About 3 o'clock in the afternoon we reached Chariton. As I remember it, there were two stores on the northwest corner of the square, Hill's store on the west near the corner and James Wescott's store on the corner on the north. Palmer's store and Vansickle's grocery may have been on the east. I can't just remember. 

The old log court house was on the east side, two stories high with the stairway on the outside and on the south side of the building. It served for the courts and was all the place there was for church services. I have attended church there many, many times. Upstairs was a lodge room. 

When we got through town, Cyrus Scott on horseback overtook us and he recognized us and told us we were on the right road. He galloped on ahead and told them that the prairie schooner back there contained the Juliens and the Berrys. 

We soon came in sight of Jim's and Susannah's cabin. The sun was up quite a ways yet, not many had clocks or watches; we just guessed the time of the day by the sun when it shone and when cloudy by guess, and at night by the moon and stars 

Sister was expecting us any day and soon saw our prairie schooner coming her way. She was alone with her two children, Joe, five years old, and Eliza, about two, Jim having gone to Keokuk for a load of goods for the Chariton merchants and to get winter supplies for their families. All dry goods and groceries had to be hauled in wagons from those river towns. It took five or six days to make the trip. 

Sister kept coming to her door to watch our wagon as it drew nearer. Sister Lou and I got far back in the wagon so she could not see us. She had never seen Isaac and Aleck was far behind trying to get a prairie chicken. When we drew up to the house she was standing in her door. Isaac asked her if we might camp there someplace. "Well," she said, "I'll have to see who is in that wagon before I tell you." She kept coming nearer and we had to show up who we were.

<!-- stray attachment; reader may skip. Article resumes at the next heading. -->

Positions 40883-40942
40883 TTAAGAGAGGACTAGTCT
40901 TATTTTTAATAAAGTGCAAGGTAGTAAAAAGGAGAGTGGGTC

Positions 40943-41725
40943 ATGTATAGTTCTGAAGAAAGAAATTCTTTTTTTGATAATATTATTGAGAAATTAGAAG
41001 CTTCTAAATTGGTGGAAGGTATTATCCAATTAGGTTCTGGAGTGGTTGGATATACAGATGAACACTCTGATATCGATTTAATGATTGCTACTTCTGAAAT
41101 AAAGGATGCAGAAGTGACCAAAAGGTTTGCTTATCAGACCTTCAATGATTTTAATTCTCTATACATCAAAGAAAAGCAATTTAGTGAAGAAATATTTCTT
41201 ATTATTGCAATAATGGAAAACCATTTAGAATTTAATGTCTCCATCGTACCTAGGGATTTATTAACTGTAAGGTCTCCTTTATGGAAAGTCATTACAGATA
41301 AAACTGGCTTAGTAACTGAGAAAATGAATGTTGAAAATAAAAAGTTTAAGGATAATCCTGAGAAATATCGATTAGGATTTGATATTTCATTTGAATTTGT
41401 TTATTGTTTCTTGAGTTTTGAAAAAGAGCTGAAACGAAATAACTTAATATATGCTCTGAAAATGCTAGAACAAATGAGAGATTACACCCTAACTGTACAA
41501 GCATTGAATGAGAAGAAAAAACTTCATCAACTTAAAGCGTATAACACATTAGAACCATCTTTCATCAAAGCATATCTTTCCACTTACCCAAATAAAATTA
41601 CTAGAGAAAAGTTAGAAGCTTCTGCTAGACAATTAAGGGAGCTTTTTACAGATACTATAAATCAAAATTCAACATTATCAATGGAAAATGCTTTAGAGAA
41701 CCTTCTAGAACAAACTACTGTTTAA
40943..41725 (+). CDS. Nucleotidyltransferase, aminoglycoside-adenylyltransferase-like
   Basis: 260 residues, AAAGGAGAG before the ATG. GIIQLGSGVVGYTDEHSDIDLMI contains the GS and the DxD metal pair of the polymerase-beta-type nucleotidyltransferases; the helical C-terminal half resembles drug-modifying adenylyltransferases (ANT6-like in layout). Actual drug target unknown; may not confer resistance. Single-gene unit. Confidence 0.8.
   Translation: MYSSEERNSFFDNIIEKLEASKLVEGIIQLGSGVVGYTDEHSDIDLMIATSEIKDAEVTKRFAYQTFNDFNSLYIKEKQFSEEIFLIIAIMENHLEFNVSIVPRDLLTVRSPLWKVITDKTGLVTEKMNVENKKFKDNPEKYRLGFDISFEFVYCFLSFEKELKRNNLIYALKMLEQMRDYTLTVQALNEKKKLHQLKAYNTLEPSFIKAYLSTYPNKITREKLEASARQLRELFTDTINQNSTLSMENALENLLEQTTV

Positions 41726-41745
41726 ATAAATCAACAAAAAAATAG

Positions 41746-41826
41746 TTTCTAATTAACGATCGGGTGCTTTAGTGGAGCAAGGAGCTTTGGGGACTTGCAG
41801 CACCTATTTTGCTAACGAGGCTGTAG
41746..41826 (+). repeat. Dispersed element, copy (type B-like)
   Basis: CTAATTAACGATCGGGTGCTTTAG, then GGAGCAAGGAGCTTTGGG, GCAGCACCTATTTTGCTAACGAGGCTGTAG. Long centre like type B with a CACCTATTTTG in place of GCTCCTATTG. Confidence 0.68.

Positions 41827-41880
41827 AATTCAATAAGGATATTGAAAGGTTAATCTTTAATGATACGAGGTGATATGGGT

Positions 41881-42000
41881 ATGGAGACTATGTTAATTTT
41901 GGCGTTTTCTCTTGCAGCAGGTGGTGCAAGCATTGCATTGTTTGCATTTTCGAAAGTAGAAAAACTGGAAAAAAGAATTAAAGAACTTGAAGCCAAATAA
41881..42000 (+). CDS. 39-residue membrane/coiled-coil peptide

Oh, the joy of this meeting! Here words fail in power of expression. Long distances in those days between us and our loved ones had a far different meaning from what it does in this day when it is only a matter of a few hours of comfortable travel, under shelter, and reclining on cushioned seats. 


Well that was our journey to Chariton. I could tell you much more about life here in the 1850s and 1860s, but that will have to wait for another time. 

I continued to make my home with sister Lucretia and her family into the mid-1860s, helping out as best I could. 

On the evening of Christmas day, 1866, I was married to Samuel Badger, some three years my junior and battle scarred after three years Civil War service with the 34th Regiment of Iowa Volunteer Infantry. 

We lived first on a rented farm near Chariton, then moved to our own land east of town in Cedar Township where many years were spent and where our three children, Emma, John Cyrus and Clara Belle grew up. We prospered, finally moving in 1915 to a lovely home with several acres on East Auburn Avenue in Chariton. 

But there were sorrows, too. Our son, John, was born disabled, and while never a burden neither could he have hoped to live an independent life. He died at the age of 22 in 1893. 

Samuel and I had been married for 57 years when he died at age 81 during August of 1924. Neither of our daughters had married, so as I grew older they took care of me. I died during August of 1934, a few days short of my 94th birthday. Clara and Emma continued to live in Chariton until their deaths, respectively, in 1950 and 1954. 

Our family circle is complete again now, here in the Chariton Cemetery, in death as it was in life, surrounded by so many who were our neighbors during those pioneer days.